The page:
2 - Renault 5 Turbo and Turbo II (1980-1984) - From £30000
Created as a homologation special, the Turbo was a fundamental re-engineering of the lightweight hatch. The 1300cc turbo engine was relocated from the front to the rear, sitting between the rear wheels, flanked by a bespoke suspension set-up for the car. In order to accommodate the wider track, huge flared wheel arches were required, which give the Turbo comic book looks and immediately distinguished it from the various other hot Renault 5s.
The original homologation cars made extensive use of aluminium components with some versions packing a scarcely believable 240bhp punch. The standard Turbo II came with 160bhp. Plenty for a short wheelbase hatch weighing less than 1000kg.
For Looks like a superhero’s car
Against Rare, expensive and all are left-hookers
3 - Renault Clio Williams (1993-1995) - From £3000
With Nigel Mansell laying waste to his Formula 1 opposition around the world, Renault decided to build something that cashed in on that success. The Clio Williams was more than decals and gold wheels however. Modified front suspension, wider tyres, firmer dampers and an uprated gearbox combined with big-valve 2.0-litre engine all conspired to make a finely poised small hatch which quickly sold out the near 5000 production run.
One common misconception, however, is that Williams had some engineering input to the car. They didn’t. All the development was completed in-house by Renaultsport. Follow-up models arrived, but enthusiasts revere the original above all others.
For A good one is an investment
Against Watch out for dodgy repairs
4 - Peugeot 205 1.9 GTi (1986-1993) - From £2500
For many, this is the pinnacle of French hot hatchery, and this isn’t lost on Peugeot either, who use it in the campaign for the current 208 GTi to reflect a bit of that glory. Fans are split on whether the revvy 1.6-litre car, or the lazier but ultimately faster and better equipped 1.9-litre is the preferred choice. Ultimately, either car has tremendous balance, agility and usable performance that Peugeot has struggled to achieve with any of the small GTis it has produced since.
For Still great to drive and easy to love
Against Loads of bad ones about
5 - Peugeot 306 GTi-6 (1996-2001) - From £1200
If anything from the Peugeot stable can be said to get close to the poise and performance of the 205 GTi, it is the 306 GTi-6. Many rate it among the all-time greats, helped no end by humdrum looks which make the drive all the more surprising. The 167bhp 2.0-litre engine was mated to a supremely good six-speed gearbox, which made wringing that power from the four-cylinder lump something of a pleasure.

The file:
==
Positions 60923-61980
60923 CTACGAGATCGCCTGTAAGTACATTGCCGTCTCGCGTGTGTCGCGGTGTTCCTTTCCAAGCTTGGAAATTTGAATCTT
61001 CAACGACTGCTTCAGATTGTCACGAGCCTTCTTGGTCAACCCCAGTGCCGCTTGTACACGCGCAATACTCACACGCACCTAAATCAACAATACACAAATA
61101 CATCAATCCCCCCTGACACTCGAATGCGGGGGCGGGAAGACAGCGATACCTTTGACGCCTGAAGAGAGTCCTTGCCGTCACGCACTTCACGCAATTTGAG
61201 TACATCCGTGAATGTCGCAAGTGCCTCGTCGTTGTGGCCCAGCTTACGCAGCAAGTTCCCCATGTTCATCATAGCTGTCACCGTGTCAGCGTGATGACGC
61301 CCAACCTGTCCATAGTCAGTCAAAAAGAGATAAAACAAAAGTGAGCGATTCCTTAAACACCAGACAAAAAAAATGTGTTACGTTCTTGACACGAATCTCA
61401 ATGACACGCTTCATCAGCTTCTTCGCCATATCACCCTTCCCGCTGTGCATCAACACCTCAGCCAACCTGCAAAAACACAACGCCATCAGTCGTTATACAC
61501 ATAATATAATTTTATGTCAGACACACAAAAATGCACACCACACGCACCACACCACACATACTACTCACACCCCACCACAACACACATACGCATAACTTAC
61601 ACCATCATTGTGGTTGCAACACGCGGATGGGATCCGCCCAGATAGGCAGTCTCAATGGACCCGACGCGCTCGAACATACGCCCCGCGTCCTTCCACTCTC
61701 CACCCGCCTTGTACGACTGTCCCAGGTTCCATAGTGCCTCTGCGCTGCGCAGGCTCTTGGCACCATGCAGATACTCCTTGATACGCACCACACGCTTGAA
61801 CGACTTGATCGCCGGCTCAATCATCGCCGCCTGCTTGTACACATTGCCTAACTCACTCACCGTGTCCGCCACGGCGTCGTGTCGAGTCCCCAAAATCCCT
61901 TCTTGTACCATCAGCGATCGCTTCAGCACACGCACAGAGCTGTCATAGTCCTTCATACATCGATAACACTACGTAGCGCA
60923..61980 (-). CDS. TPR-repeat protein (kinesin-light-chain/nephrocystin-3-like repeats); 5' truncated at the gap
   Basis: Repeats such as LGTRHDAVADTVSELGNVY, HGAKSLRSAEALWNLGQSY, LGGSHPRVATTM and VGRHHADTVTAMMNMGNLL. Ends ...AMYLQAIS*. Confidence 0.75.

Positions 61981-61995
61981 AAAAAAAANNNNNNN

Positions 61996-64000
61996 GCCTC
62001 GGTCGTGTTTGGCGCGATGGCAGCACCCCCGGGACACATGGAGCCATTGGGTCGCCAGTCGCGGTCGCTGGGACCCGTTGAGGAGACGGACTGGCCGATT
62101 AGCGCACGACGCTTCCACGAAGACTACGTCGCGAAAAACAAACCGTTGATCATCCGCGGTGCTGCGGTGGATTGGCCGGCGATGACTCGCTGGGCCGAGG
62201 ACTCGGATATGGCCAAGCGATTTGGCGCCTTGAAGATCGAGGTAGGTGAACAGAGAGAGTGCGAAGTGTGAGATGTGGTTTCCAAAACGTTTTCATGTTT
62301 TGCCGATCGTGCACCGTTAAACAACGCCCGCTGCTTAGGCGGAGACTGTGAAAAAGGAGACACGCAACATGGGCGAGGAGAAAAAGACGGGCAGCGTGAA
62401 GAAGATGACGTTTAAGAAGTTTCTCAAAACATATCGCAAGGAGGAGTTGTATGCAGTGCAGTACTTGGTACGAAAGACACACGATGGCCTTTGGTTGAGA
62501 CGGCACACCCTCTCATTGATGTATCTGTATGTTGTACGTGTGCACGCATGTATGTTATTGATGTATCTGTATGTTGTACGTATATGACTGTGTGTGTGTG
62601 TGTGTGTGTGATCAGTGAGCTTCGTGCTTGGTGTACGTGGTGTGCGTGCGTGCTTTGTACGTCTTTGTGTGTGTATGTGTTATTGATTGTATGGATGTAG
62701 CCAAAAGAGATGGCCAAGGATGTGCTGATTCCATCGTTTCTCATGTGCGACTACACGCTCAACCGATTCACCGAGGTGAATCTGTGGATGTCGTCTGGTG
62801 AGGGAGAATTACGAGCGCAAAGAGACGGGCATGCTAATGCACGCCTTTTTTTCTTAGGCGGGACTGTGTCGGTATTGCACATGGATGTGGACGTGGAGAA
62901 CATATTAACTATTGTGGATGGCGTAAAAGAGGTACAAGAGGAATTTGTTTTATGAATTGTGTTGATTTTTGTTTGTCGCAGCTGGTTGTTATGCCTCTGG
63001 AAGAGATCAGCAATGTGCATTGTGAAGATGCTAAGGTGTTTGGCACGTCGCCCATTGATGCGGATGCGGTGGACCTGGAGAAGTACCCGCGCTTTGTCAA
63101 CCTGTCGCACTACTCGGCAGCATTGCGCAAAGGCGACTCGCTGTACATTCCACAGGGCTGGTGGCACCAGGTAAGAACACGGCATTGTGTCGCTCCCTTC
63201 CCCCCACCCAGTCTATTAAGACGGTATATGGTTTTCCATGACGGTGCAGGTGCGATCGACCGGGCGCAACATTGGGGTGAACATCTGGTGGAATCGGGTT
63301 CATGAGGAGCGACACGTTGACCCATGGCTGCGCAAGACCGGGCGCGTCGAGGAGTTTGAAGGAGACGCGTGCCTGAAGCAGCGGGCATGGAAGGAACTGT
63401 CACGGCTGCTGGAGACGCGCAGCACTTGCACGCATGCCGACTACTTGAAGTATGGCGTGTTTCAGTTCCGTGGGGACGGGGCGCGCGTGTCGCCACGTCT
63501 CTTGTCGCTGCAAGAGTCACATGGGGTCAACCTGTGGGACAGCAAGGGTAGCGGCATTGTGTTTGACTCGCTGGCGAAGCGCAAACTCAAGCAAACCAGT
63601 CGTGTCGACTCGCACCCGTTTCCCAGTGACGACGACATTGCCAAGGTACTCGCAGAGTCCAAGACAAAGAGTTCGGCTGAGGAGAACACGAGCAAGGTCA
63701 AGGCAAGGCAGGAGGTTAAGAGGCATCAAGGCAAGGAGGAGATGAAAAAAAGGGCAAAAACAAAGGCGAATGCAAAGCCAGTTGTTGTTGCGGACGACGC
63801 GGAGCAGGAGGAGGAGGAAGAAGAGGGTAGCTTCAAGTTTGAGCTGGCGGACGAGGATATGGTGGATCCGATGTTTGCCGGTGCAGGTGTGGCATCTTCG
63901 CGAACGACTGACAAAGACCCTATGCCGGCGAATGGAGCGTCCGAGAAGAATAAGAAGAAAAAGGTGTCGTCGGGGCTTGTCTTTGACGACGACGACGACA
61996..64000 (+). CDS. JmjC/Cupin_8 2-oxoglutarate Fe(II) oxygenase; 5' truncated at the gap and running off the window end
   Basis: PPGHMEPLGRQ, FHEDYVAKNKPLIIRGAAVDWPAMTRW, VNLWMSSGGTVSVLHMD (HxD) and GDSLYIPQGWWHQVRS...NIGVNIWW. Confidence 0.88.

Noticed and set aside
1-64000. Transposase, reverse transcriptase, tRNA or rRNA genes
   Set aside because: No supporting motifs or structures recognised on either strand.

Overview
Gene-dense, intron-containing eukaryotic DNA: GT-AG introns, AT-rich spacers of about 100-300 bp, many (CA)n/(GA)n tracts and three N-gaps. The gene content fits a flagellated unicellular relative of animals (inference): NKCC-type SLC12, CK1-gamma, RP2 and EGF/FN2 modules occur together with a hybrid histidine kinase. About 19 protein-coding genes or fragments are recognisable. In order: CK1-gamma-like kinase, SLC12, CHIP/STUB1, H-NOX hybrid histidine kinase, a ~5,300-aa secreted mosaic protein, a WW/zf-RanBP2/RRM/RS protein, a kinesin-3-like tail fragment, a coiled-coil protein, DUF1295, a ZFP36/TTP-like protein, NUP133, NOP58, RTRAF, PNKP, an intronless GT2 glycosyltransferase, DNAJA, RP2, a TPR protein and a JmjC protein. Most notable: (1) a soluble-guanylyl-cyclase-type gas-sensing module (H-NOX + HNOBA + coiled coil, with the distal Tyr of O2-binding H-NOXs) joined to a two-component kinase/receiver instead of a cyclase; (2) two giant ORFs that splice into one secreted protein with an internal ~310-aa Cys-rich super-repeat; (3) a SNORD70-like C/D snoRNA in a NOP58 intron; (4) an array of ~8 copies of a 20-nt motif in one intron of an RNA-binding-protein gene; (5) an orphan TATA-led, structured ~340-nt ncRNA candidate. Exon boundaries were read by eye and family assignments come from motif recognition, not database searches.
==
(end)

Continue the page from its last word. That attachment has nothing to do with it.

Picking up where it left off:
A lean 1200kg weight and supremely sorted chassis marked the GTi-6 out as the driver’s choice of hot hatch when it emerged in 1996. Beware, however. Push one too far and it will bite. A lot ended up backwards through hedge, which means they are rarer than you might imagine.
For Great fun and very affordable
Against Razor-edge handling can catch out the unwary
6 - Renault Clio 182 Trophy (2005-2007) - From £6000
While the Clio Williams might be the most sought-after hot Renault hatches, in truth, the 182 Trophy is the best. Renaultsport produced loads of hot Clios, but this was made exceptional by the addition of a suspension setup lifted from a Tarmac rally car.
At the time, Autocar declared it so far ahead of the competition as to make comparison ridiculous. Some rivals were faster, some were better made, but nothing could steer and ride as well as the 182 Trophy - and with a list price of less than £16k, it wasn’t even expensive. With only 500 made, tracking one down today is likely to be a tough task, but that should not put you off trying.
For One of the best ever hot hatches to drive
Against Needs to be bought with care
7 - Citroen Saxo VTS (1995-2002) - From £900 (for an original one)
The Citroen Saxo was a perfectly pleasant, if unremarkable little hatchback. Where it became remarkable was with the VTS version which, courtesy of suspension and braking tweaks and a 16v engine, was a very potent little car. The biggest challenge now is finding one which has not been crudely modified by misguided owners. No car was more beloved by modifiers in the early 2000s than the Saxo, and as such many that remain are festooned with all manner of aftermarket jewellery.
Find an unmolested car, however, and you’ll have a well-sorted, surprisingly rapid little hatch for a three-figure price tag. Keep it nice and rarity should have it appreciating in value.
For Hot hatches don’t get much cheaper
Against Most have been mucked about with
Deciding the world's greatest hot hatchback - picture special
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